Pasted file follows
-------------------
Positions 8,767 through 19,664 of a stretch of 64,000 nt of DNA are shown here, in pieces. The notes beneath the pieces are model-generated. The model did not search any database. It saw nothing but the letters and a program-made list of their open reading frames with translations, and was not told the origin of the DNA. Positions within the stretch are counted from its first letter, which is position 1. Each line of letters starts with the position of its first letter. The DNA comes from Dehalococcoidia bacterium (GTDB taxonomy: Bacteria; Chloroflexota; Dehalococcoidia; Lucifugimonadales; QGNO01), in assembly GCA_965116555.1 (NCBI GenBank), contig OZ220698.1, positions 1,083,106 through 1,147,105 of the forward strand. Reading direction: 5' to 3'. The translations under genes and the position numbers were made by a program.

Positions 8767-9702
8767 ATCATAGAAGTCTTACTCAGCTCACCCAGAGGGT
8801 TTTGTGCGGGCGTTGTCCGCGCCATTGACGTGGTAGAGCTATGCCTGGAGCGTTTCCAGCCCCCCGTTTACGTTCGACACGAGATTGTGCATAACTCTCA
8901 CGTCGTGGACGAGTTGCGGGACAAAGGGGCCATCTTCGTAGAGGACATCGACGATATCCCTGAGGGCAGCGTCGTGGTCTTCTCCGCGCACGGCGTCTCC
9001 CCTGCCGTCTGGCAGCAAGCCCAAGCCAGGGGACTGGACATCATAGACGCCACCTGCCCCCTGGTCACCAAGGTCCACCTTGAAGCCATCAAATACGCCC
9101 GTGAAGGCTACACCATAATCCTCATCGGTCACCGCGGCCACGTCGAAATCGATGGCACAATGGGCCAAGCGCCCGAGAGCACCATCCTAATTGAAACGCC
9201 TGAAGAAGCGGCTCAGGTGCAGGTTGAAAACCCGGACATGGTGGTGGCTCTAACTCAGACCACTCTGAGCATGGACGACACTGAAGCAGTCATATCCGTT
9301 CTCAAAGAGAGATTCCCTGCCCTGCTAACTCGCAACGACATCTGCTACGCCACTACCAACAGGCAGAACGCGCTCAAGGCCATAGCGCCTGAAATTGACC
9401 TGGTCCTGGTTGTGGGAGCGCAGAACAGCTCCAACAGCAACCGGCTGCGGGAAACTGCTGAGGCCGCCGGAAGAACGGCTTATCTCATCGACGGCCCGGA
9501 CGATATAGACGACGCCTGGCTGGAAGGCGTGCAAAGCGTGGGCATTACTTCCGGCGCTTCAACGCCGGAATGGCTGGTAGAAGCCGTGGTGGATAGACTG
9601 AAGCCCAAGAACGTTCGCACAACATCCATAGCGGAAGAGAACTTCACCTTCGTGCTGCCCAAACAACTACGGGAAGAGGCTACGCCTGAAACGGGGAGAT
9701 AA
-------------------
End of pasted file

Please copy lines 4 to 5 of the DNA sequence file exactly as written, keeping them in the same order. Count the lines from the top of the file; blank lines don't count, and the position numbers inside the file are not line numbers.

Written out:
8801 TTTGTGCGGGCGTTGTCCGCGCCATTGACGTGGTAGAGCTATGCCTGGAGCGTTTCCAGCCCCCCGTTTACGTTCGACACGAGATTGTGCATAACTCTCA
8901 CGTCGTGGACGAGTTGCGGGACAAAGGGGCCATCTTCGTAGAGGACATCGACGATATCCCTGAGGGCAGCGTCGTGGTCTTCTCCGCGCACGGCGTCTCC